Philippines Business Process Outsourcing Technology Start-Ups Retail Services
Singapore
Commerce (Wholesale and
Retail)
Accommodation and Food
Services
Property
South Korea Financial and Insurance Manufacturing (Electronics)
Info and Comms, Media and
Publication
Taiwan
Information and
Communications
Education Manufacturing
Thailand
Telecommunications and
Finance
Trade (wholesale and Retail) Education
Vietnam
Commerce (Wholesale and
Retail)
Banking and Financial
Institutions
Tourism and Hospitality
Services
Table 4: Top Three Potential Sectors for Adopting Cloud Computing by Market
Asia Pacific region don’t fully understand
cloud, education will continue to be a major
requirement for driving adoption and usage.
Table 4 lists the sectors thought most
likely to be early cloud adopters based
on historical evidence and current IT
expenditures. Although these sectors are the
comparatively ‘low-hanging fruit’ for cloud
vendors and service providers, they are not
necessarily the largest or wealthiest sectors
in the country. In Japan, manufacturing
subcontractors still make up the backbone of
a strong export economy, and constitute the
third largest sector for SMEs. On the surface,
specialized telematics SaaS solutions have
an advantage, but various obstacles leave
these subcontractors out of reach of most
IT providers.
It is difficult to compare sectors across
the Asia Pacific region given differences
in definitions, market size and market
development. Nevertheless, Commerce
Asia Cloud Computing Association | SMEs in Asia Pacific: The Market for Cloud Computing 2015 Page 10
Figure 2: Total Instances of Sector as Lead Adoption Sector
Appearances
15
10
5
0
Commerce ICT Finance Real Estate Manufacturing Logistics Education
(broadly and variously defined), Finance, and
Technology (ICT/ telecoms) were the top
three sectors identified from the surveyed
countries as providing the greatest early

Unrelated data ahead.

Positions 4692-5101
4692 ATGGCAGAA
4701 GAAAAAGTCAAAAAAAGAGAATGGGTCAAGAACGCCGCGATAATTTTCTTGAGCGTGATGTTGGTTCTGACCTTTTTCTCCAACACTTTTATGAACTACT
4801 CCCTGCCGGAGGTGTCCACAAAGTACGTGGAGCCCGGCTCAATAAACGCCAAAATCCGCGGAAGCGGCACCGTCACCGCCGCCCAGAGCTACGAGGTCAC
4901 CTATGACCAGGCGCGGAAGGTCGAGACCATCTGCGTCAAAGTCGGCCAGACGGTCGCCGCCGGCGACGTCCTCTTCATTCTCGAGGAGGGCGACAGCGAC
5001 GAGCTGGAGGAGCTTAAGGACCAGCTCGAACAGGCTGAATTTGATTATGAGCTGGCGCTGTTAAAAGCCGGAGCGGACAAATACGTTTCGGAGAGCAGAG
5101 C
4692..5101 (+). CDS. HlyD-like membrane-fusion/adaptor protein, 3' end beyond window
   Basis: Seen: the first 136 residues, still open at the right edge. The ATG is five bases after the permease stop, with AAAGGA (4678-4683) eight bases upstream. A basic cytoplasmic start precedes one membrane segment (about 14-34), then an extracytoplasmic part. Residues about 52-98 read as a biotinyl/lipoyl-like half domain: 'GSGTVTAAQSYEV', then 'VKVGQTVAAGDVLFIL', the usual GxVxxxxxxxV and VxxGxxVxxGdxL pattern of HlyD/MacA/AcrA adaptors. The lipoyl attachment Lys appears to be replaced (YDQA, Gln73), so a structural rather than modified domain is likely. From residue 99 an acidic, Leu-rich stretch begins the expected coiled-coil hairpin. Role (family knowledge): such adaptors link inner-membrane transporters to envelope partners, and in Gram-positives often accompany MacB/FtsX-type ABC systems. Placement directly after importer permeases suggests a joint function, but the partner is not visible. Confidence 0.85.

potential (Figure 2). Commerce, loosely
defined, includes retail, wholesale, import/
export and a few other specifics depending
on the country definition.
Successful cloud computing in commerce
will also likely be linked to the rapidly
growing e-commerce market in Asia. Cloud
computing solutions that specifically target
commercial tasks, inventory management,
contact management, sales data analysis,
etc., are likely to gain the most from the Asian
market in aggregate. Logistics is intrinsically
linked to commerce and appears on the list.
Cloud solutions that can combine a logistics
synergy may also have an advantage.
Finance is sometimes defined as including
insurance, while in other countries it only
includes financial institutions. Account
management, and the large amounts of data
and computational needs that come with it,
create a huge need for the latest technologies
in this sector. ICT may seem somewhat
obvious as a sector with high cloud potential
given the technology focus. However, the
emphasis here is often on the applications
being provided as the enablement to other
sectors: education, logistics, health and
so on. To think of this another way, mobile
banking and payment solution provided to
extend financial inclusion would fall under
banking or technology when rolled out by
a telecommunication provider? Similarly,
email or storage solutions sold by a telco to
individuals who are retailers or educators
as part of a bundled comms package come